Health Savings Accounts: Myth vs. Fact

Myths and facts about the benefits and future of a Health Savings Account

3/18/2014 11:55:42 AM
With the rolling out of the Affordable Care Act, most people have questions about what options they have for saving money on healthcare now and in the future. Health Savings Accounts (HSAs) have long been a tool to save on healthcare, but even before the confusion about the Affordable Care Act arose, they were little understood and underutilized. The following information will help you separate myth from fact when it comes to HSAs.
Myth: HSAs are not worth the trouble.
Fact: Many people believe that Health Savings Accounts, or HSAs, are more complicated than they are worth and are therefore not a good way to save on healthcare costs. This myth persists because of a general lack of education about their benefits and widespread misinformation. With health insurance deductibles continuously on the rise, HSAs are definitely worth looking into for anyone trying to manage medical bills.
“The combination of a high-deductible health plan and an HSA still remains one of the best ways to keep your health insurance costs down while benefiting from the tax breaks that come with them,” states Wiley Long, president of the HSA for America blog.
If you’re a taxpayer, you may be eligible to use a HSA in conjunction with a qualified high-deductible health plan (HDHP). If your health plan qualifies, there are several convenient ways to acquire an HSA through your employer or individually, and it’s possible for you, your employer or a qualified third party to make contributions. These tax-free contributions can then be used to pay for qualified medical expenses.
Some people receiving additional healthcare benefits, such as through a family member or from the government, may not be eligible for an HSA, so be sure to discuss the details of potential plans carefully with potential providers.
Myth: Practically nobody uses an HSA.
Fact: Many people falsely believe that HSAs aren’t a popular way to save so they may ignore the HSA portion of their employee orientation or handbook and be discouraged from seeking information about an HSA even if they have medical bills piling up.
In fact, HSAs are the perfect savings partner when combined with an HDHP, and HDHPs are predicted to rise in popularity in the near future. This indicates that HSAs may also be set to experience a surge in popularity.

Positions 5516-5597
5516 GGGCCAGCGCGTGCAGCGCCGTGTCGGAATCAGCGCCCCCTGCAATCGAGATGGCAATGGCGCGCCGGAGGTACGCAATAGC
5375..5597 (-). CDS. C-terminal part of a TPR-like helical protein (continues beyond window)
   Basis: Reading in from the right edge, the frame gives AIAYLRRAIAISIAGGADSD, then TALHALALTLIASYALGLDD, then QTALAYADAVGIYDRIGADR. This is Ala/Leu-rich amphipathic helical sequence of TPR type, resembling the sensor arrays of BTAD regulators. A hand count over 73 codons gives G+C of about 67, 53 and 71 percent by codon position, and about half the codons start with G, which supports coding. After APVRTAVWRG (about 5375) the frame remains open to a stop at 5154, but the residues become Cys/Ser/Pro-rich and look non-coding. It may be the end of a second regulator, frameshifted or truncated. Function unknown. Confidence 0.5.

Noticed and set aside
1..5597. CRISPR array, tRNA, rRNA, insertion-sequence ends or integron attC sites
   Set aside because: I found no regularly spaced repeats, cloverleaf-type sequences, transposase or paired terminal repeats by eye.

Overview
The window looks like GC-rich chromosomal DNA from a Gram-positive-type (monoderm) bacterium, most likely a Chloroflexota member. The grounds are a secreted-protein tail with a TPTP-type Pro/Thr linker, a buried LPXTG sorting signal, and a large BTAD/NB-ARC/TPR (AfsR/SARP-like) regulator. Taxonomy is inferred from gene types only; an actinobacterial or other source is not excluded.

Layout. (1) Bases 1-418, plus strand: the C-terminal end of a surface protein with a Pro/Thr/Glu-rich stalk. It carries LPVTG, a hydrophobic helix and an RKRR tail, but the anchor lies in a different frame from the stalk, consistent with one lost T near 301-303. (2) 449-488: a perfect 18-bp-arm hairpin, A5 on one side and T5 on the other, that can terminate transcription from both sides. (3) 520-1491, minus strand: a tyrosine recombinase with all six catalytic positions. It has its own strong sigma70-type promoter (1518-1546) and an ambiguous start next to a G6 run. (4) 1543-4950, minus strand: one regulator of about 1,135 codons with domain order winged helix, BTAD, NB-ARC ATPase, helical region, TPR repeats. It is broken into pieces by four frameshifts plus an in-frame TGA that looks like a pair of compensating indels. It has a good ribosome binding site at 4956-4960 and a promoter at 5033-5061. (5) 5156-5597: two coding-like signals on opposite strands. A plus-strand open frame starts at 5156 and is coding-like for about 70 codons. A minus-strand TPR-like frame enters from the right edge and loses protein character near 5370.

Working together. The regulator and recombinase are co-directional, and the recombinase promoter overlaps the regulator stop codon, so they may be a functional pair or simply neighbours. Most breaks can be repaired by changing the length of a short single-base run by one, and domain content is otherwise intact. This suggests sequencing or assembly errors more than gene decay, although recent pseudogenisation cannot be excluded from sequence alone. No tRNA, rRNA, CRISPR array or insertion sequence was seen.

“The main advantage of these high-deductible policies is that they’re a lot cheaper than policies that pay benefits sooner, and the premiums don’t tend to rise as much,” states Forbes contributor Erik Carter. “Since premiums have been skyrocketing, these policies have become increasingly popular as a way to hold down health insurance costs.”
Myth: HSAs won’t exist long after the Affordable Care Act (ACA) is in place.
Fact: Even people who are aware of the ease and benefits of HSAs can be deterred from opening one because they worry it won’t survive the Affordable Care Act. Fortunately, the current outlook is that HSAs will still be available in the new healthcare system.
“It appears that Health Savings Accounts (HSAs) will slip under the Affordable Care Act’s threshold for qualified coverage—although just barely,” states Merrill Matthews for Forbes.
“And given the fact that HSAs, and similar high deductible health insurance options, are about the only type of health coverage bending down the [healthcare] cost curve, they may even thrive.”
The current situation makes the future of HSAs look very secure. So long as your HSA is combined with an insurance plan that meets the standards of the ACA, you will most likely be able to keep it.
Myth: The savings offered by the ACA will make HSAs obsolete.
Fact: Learning that HSAs will still be around when the Affordable Care Act arrives is probably not enough incentive to convince you to open one immediately. If you fear that they will cease being a great way to save money, you can put your fears to rest. “In fact, the benefits of having an HSA have actually increased due to the Affordable Care Act,” states Wilely Long.
There are several factors that contribute to the improving benefits of a HSA. “The maximum contribution limits have increased, which allows you a higher tax credit for your contributions,” states Long. “In addition, your adjusted gross income (AGI) will be lowered by the amount you contribute. This can actually make it so you have to pay even less for your insurance, as the premiums and out-of-pocket expenses are calculated using your modified adjusted gross income (MAGI).”
If you would like to discuss opening a HSA or if you would like to learn other ways to save money on health costs, please give one of our financial experts a call today.

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